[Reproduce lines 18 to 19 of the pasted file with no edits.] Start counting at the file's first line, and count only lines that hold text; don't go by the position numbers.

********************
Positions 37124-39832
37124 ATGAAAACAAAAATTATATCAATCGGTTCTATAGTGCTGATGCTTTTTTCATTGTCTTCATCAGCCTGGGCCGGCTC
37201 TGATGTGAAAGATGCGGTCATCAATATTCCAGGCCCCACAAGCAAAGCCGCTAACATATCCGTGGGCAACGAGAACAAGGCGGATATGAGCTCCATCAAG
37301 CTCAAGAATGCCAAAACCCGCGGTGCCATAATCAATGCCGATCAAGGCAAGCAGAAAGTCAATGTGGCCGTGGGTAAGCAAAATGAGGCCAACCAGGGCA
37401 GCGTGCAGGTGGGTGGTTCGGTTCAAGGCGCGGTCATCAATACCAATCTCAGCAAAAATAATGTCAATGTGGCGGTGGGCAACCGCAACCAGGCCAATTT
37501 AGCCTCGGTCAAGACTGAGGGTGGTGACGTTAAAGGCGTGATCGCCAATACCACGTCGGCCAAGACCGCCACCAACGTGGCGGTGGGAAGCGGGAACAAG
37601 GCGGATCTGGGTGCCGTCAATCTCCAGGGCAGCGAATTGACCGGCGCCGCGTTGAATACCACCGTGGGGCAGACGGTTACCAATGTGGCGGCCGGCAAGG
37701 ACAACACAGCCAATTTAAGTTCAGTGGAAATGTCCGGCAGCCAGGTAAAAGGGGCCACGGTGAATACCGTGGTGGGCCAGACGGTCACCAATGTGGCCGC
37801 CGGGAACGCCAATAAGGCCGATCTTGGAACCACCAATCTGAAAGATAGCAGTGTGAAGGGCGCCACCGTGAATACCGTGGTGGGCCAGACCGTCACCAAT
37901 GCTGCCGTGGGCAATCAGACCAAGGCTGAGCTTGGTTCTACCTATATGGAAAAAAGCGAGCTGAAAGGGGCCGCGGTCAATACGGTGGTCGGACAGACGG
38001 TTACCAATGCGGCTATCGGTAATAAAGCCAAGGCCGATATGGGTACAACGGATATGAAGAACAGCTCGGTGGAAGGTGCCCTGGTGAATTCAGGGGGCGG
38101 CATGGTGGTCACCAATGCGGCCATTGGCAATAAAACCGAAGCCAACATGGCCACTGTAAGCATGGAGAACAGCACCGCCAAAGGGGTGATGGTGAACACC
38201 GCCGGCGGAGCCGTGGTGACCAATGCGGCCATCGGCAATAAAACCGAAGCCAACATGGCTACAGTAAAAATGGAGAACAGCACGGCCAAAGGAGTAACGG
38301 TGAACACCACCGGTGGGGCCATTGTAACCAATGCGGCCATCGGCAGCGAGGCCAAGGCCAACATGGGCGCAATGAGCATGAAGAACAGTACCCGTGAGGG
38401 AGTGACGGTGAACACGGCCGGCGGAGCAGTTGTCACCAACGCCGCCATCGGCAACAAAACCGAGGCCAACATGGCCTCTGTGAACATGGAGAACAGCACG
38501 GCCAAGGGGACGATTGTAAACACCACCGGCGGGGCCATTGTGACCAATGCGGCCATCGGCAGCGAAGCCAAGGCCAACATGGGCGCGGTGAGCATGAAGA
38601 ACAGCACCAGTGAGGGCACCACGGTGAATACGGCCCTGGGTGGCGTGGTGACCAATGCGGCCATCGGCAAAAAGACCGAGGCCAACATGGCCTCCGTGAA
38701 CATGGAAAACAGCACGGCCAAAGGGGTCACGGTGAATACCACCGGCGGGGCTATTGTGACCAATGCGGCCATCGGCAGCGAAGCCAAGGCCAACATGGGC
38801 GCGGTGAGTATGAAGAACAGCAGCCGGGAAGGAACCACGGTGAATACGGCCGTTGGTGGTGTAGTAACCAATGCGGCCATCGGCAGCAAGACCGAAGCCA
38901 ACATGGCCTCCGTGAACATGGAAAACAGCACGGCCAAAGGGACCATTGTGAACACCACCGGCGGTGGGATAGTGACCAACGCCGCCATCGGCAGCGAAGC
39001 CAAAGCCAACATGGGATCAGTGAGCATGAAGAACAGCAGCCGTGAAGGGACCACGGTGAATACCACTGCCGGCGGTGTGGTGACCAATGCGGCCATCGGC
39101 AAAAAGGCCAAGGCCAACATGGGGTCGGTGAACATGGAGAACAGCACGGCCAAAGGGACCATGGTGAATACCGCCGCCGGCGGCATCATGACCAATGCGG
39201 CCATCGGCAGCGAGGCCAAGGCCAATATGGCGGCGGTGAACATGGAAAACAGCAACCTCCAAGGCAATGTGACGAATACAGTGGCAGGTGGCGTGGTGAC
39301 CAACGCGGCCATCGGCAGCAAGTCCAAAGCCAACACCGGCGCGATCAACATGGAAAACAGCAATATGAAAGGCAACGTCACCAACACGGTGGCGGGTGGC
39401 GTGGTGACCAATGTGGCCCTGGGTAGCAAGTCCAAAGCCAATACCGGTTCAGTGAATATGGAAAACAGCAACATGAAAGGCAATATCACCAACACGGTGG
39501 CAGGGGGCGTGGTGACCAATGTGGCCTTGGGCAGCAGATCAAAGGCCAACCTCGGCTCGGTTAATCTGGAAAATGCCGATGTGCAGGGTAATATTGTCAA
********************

38701 CATGGAAAACAGCACGGCCAAAGGGGTCACGGTGAATACCACCGGCGGGGCTATTGTGACCAATGCGGCCATCGGCAGCGAAGCCAAGGCCAACATGGGC
38801 GCGGTGAGTATGAAGAACAGCAGCCGGGAAGGAACCACGGTGAATACGGCCGTTGGTGGTGTAGTAACCAATGCGGCCATCGGCAGCAAGACCGAAGCCA